rant exists that the smallest scalp wound is nothing more? Let me give a few illustrations of simple scalp wounds, as they were termed by those who first treated them."

He then recites the case of a youth who came complaining of a sore on the left side of his head, which had existed for over two months, the result of a blow which had not caused unconsciousness or other brain symptoms, and which had been treated as a "sim

ple scalp wound.” A penknife blade was found in the "sore" which had penetrated the brain substance for over an inch and had caused an abscess from which the boy subsequently died. He describes another case as follows:

"Again, a boy having been knocked down by a snowball thrown by a man, received a small wound in the frontal region. He came under the charge of one of the out-surgeons to the same hospital. Until serious intracranial mischief became manifest no suspicion of the real nature of the injury was entertained. One of my colleagues explored the wound, as should have been done at first, discovering a small pebble imbedded in the bone, a compound fracture, infection, etc. The case terminated fatally in a few days by diffuse intracranial suppuration and brain abscess."

These cases abundantly illustrate the fact that no wound or injury about the head is so trivial as to be treated without care and thoroughness, and, as Dr. Nancrede says:

"The best way to illustrate the 'sins of omission' committed in such cases as we have been considering will be to contrast the proper course with that too commonly pursued.

"After thorough sterilization of the hands. and instruments a compress wet with some efficient germicidal solution should be placed over, or lightly packed into, the wound. Next the scalp should be shaved and disinfected for at least one inch around the wound, preferably much farther. Agents calculated to remove all oily materials should be employed to enable the germicidal solutions to act. Renewed disinfection of the hands must precede the disinfection of the wound itself, which should now, for the first time, be explored. Should the slightest doubt exist as to the presence of a fracture, the wound must be sufficiently enlarged to determine this and secure disinfection. Passing by, for the present, omissions of important measures in the treatment of fractures, let me contrast the two methods commonly employed during an examination of a scalp wound. The attendant takes off gloves, which have been used for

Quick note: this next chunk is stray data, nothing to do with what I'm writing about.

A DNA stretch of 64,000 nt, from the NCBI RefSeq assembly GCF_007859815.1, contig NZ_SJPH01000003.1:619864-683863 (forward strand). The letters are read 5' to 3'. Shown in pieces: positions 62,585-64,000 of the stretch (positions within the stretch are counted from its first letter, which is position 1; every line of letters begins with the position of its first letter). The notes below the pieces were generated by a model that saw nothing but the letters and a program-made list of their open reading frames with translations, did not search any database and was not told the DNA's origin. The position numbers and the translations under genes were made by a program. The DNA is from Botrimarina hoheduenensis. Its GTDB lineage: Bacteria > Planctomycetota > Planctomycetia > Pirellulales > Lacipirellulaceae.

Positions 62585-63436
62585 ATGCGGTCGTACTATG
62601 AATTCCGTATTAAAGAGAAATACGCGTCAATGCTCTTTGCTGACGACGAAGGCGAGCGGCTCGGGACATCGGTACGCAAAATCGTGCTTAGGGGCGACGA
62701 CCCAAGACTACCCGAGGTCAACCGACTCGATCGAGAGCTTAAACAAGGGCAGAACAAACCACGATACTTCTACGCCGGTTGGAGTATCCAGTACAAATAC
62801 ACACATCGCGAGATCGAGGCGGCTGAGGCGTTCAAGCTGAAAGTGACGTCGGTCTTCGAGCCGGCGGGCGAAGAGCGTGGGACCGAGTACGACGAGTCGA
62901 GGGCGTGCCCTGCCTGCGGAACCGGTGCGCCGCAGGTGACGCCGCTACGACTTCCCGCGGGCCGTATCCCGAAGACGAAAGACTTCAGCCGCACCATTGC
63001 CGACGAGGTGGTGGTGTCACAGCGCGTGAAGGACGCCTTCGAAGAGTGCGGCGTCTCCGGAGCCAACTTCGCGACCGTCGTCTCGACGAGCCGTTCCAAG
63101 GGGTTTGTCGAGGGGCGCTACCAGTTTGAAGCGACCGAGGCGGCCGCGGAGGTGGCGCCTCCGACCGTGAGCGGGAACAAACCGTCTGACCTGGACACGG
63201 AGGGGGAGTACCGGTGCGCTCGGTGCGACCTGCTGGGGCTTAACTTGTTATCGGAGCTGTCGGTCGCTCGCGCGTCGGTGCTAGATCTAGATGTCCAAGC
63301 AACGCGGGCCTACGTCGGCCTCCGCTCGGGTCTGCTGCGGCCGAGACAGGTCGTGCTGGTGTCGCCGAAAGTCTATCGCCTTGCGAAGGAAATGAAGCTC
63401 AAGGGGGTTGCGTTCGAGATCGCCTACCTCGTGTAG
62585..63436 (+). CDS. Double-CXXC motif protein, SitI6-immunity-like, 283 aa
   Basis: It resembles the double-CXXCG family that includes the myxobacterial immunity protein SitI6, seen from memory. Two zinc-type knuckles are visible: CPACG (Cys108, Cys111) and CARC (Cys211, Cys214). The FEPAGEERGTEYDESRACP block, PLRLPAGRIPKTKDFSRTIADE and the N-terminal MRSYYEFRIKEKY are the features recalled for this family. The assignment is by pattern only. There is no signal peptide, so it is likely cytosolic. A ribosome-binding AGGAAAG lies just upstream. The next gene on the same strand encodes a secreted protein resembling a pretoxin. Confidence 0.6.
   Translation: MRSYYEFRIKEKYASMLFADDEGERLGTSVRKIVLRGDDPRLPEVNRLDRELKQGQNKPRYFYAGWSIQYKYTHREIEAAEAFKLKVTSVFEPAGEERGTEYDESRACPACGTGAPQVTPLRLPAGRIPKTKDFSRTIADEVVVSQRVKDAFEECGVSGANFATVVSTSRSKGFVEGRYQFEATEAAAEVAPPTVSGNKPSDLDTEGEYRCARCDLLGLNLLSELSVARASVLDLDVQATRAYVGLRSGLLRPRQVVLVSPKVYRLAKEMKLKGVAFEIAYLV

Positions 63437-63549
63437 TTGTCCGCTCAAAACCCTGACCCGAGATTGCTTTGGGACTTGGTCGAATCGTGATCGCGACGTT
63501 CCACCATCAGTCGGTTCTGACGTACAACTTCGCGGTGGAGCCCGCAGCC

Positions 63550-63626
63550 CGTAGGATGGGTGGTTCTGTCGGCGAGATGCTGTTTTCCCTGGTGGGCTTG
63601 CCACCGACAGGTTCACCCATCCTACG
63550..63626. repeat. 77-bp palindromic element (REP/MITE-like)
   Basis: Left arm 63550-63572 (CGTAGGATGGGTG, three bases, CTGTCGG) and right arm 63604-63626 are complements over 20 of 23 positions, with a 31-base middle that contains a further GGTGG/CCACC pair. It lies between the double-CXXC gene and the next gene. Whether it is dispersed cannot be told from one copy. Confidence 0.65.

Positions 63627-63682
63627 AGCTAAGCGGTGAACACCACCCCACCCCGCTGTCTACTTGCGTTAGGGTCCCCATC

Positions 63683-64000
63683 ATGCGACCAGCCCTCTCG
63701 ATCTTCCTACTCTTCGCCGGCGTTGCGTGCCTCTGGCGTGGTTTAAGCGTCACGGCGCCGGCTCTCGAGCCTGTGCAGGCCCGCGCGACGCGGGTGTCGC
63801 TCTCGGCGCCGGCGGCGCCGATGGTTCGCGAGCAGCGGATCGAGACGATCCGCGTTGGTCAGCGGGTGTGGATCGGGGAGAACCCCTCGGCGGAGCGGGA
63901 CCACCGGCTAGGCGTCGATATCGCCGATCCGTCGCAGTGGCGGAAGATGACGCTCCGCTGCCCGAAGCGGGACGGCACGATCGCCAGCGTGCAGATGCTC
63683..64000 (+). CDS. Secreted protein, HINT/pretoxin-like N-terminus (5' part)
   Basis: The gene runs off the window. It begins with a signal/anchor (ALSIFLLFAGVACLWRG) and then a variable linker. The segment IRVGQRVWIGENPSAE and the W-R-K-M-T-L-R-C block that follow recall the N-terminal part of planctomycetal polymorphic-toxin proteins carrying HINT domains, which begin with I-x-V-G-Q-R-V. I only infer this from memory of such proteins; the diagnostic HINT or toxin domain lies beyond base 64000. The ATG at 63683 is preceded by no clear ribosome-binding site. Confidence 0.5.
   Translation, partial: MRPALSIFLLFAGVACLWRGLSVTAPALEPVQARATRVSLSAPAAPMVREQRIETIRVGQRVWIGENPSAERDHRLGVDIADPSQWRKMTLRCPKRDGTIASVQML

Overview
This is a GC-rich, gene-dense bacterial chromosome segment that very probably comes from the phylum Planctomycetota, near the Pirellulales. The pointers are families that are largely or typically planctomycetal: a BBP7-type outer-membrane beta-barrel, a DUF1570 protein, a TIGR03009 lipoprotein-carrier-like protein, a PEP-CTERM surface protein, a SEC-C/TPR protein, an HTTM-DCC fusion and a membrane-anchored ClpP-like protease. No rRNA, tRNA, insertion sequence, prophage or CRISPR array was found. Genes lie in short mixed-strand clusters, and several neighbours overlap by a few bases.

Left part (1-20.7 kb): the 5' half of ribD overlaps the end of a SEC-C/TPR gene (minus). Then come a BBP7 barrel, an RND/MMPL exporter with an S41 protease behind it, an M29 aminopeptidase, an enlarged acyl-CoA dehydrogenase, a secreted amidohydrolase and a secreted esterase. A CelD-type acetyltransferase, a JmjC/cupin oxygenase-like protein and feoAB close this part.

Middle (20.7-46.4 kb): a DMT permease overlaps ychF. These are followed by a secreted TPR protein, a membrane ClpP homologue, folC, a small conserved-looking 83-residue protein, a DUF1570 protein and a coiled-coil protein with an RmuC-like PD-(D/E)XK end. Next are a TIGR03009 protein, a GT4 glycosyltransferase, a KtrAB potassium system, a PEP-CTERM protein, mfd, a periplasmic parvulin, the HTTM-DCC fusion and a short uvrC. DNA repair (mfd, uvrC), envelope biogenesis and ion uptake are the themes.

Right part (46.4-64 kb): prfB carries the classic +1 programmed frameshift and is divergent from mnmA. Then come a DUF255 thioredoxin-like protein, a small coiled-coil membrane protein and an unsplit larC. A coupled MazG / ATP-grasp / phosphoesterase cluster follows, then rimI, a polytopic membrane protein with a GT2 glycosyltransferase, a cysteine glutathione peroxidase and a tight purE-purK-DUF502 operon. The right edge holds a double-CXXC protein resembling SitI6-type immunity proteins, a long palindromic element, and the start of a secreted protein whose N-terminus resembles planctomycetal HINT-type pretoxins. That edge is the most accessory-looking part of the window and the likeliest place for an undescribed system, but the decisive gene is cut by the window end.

months perhaps, while attending all sorts of contagious diseases, as erysipelas. Oftentimes, without washing the hands, or after a perfunctory attempt, without cleaning the nails, removal of the hair around the wound or sterilization, the wound is explored and infected, if it has not already become so, when, finding a fracture exists, the physician if surgically inclined proceeds to attempt such disinfection as will give him least trouble, or salve his conscience, after which he operates. If not willing to operate, after infecting the wound and thus doing all the damage he can, he sends for a surgeon or has the patient conveyed to a hospital. I have said "the practitioner uses such measures of disinfection as will give him the least trouble or will salve his conscience," because a man proceeding as I have described, either does not believe in asepsis at all, or is not honest enough to do what he knows is his imperative duty."

It takes a little more time to be thorough more care and in our work, it requires thoughtfulness always to be clean, but a little more time may save a life and a little more care may save a limb, and we have no right to do less than our best for every case for which we become responsible. The man who is habitually clean about everything can most easily and surely sterilize his hands for an operation; he who is thoughtless about putting his fingers into pus and unclean places, without immediately sterilizing his hands, will see many suppurating wounds and some cases of septicemia in spite of corrosive sublimate and carbolic acid.